Lead Scientist, Asia Pacific Region
Eddie Game is Lead Scientist for The Nature Conservancy’s Asia Pacific region, responsible for ensuring that the Conservancy remains a world leader in making science-based conservation decisions. Eddie’s work also focuses on how we measure and report on the impact of our work, and the role technology can play in helping do so.
Eddie has previously been the conservation planning R&D lead for The Nature Conservancy’s global science program and has worked on conservation projects in over 15 countries, helping to apply innovative methods and analyses to projects as diverse as community protected areas in Melanesia, grazing management in northern Kenya, and catchment restoration in Colombia.
He has published more than 50 papers on aspects of conservation science including climate change adaptation, conservation planning, efficient monitoring, return on investment, risk analysis, marine protected areas, coral reef resilience, connectivity, dynamic decision making, and evolution. For his work on how climate change data can be used in decision making he was the recipient of the Great Barrier Reef Foundation’s inaugural prize for innovative concepts to conserve the reef in the face of climate change. Eddie is also the author of the manual for the world’s most widely used conservation planning software, Marxan.
His first book, Conservation Planning: Informed Decisions for a Healthier Planet co-authored with SNAPP executive director, Craig Groves, was published in 2015.
Eddie received his PhD in marine conservation and decision science from the University of Queensland, and holds an adjunct faculty position there.
He has explored some of the world’s least visited destinations and has written for magazines including Outdoor and Australian Geographic on adventures such as mountain biking in Kyrgyzstan and kayaking in Greenland.
Eddie is using sound data to help answer one of the most vexing questions in conservation: How do we know that our actions are actually conserving animal biodiversity in tropical forests?
Eddie gives the keynote at StemX Brisbane, highlighting three Conservancy projects where remote-sensing data are driving conservation science.
Scientific American covers Eddie's work testing the use of
Eddie speaks to ABC North West WA about feral camels and water holes in Martu Country.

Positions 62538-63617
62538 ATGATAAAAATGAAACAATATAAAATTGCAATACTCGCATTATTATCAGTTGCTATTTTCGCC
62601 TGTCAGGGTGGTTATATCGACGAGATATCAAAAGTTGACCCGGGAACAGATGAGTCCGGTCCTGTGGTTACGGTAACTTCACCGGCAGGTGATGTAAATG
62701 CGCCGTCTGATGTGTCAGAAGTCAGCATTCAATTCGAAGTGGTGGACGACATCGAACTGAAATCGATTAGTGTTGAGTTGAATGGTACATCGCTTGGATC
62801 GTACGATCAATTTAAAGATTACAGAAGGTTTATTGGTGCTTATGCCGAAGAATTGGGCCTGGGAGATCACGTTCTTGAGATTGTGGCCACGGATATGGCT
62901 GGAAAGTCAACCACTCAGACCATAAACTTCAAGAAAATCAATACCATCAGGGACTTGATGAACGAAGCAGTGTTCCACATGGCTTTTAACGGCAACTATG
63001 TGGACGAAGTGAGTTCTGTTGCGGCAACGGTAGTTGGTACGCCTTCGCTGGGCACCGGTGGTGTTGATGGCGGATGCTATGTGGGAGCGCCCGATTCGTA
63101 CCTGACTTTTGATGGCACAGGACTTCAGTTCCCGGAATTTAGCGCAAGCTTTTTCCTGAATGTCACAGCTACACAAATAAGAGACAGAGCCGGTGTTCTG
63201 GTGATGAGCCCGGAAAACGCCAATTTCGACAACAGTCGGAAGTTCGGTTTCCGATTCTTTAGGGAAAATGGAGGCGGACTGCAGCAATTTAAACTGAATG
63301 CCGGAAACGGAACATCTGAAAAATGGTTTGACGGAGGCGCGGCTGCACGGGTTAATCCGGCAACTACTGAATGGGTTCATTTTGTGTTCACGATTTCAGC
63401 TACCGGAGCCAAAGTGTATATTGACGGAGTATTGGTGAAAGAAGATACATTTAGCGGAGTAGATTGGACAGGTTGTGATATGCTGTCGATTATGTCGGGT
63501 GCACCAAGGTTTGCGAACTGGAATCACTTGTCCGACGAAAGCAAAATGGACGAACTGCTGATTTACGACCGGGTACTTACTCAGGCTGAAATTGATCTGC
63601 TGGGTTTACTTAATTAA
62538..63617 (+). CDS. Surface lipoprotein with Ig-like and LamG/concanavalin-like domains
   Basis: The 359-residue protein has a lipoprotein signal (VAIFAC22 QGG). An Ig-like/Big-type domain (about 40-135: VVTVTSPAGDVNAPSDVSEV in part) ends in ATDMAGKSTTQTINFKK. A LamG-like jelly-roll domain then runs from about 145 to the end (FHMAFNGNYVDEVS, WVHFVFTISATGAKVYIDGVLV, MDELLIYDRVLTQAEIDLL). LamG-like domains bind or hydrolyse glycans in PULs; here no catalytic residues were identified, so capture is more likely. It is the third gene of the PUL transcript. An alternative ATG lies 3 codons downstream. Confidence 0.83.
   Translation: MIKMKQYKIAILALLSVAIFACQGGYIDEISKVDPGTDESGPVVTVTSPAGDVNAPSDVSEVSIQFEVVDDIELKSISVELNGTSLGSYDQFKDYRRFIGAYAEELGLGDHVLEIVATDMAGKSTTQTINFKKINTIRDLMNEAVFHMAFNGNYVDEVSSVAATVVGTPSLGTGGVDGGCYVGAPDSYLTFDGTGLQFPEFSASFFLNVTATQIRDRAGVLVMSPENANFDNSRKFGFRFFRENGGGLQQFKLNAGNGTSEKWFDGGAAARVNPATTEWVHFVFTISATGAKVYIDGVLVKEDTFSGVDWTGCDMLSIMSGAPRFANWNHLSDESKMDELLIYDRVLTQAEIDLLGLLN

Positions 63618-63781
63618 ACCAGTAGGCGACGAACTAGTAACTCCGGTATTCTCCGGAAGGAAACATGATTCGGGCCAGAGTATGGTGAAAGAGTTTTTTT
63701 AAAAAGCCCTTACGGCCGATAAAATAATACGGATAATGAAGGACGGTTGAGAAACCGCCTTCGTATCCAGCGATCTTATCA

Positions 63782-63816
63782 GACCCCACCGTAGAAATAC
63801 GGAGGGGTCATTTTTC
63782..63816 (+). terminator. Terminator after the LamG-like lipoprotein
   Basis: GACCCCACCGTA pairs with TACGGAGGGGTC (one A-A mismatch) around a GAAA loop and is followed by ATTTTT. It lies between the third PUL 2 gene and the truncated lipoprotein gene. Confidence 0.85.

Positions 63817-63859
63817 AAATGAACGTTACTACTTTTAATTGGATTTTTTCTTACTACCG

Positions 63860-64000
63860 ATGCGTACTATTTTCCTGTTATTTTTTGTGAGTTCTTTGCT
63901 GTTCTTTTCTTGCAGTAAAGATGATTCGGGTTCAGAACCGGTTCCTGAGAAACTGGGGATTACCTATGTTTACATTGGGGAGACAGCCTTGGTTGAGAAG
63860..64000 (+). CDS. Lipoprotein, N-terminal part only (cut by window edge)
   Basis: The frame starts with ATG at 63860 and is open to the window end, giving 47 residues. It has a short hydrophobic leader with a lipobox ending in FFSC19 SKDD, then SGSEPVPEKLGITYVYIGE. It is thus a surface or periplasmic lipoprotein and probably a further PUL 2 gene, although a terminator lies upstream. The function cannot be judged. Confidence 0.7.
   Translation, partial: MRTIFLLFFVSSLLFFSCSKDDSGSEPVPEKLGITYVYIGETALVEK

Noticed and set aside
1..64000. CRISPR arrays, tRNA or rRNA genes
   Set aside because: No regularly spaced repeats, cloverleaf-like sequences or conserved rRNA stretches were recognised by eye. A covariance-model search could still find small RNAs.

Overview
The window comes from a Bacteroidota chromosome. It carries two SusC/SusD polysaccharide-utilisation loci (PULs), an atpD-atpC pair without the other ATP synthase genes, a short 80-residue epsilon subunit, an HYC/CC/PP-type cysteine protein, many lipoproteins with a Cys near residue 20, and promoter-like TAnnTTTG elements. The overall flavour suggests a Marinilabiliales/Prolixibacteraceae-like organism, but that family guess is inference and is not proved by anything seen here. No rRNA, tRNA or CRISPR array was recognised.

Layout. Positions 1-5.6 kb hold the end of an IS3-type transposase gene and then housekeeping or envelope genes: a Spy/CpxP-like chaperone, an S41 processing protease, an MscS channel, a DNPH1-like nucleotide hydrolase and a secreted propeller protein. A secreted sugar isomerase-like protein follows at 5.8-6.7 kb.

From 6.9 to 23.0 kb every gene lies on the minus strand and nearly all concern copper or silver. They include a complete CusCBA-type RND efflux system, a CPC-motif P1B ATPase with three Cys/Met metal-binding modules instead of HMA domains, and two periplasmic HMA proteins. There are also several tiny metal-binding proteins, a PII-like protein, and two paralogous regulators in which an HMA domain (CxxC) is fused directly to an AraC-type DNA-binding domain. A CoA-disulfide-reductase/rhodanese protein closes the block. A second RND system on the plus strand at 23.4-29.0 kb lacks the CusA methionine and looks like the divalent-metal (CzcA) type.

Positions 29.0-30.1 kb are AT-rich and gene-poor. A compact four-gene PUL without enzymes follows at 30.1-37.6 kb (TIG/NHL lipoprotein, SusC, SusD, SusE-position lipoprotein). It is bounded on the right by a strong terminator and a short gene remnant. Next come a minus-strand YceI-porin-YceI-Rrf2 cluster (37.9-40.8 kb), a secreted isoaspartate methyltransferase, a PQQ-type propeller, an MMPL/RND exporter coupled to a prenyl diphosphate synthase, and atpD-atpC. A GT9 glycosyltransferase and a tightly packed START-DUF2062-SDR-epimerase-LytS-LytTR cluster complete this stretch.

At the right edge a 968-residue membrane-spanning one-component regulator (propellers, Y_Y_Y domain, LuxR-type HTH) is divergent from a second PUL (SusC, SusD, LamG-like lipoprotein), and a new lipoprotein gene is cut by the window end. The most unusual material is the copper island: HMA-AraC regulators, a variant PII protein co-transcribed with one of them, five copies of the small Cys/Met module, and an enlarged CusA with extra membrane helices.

Smithsonian Magazine interviews Eddie on how
Visit Eddie's Google Scholar Profile for a full list of publications.
What do decision science, good evidence, and creative data have to do with drafting an effective conservation plan? Cool Green Science sat down with scientist Craig Groves to talk about his new book, co-authored with Eddie Game.
Eddie and fellow scientist Tim Boucher venture deep into the mountains of Papua New Guinea to record the soundscape of the forest, gathering biodiversity data for conservation land-use planning. Cool Green Science writer Justine E. Hausheer joins them to report on the research.
Cool Green Science features Eddie's research exploring the use of mobile phones to track human well-being impacts of conservation projects.
How can conservation
Brown, C., Parker, B., Ahmadia, G.N., Ardiwijaya, R., Purwanto, P. & Game, E.T. (2017). The cost of enforcing marine protected areas to achieve ecological targets. bioRxiv, 216598.
Burivalova, Z., Towsey, M., Boucher, T., Truskinger, A., Apelis, C., Roe, P. & Game, E.T. (2017). Using soundscapes to detect variable degrees of human influence on tropical forests in Papua New Guinea. Conservation Biology.
Annis, G.M., Pearsall, D.R., Kahl, K.J., Washburn, E.L., May, C.A., Taylor, R.F., Cole, J.B., Ewert, D.N., Game, E.T. & Doran, P.J. (2017). Designing coastal conservation to deliver ecosystem and human well-being benefits. PLOS ONE, 12, e0172458.
Thurstan, R.H., Game, E. & Pandolfi, J.M. (2017). Popular media records reveal multi-decadal trends in recreational fishing catch rates. PLOS ONE, 12, e0182345.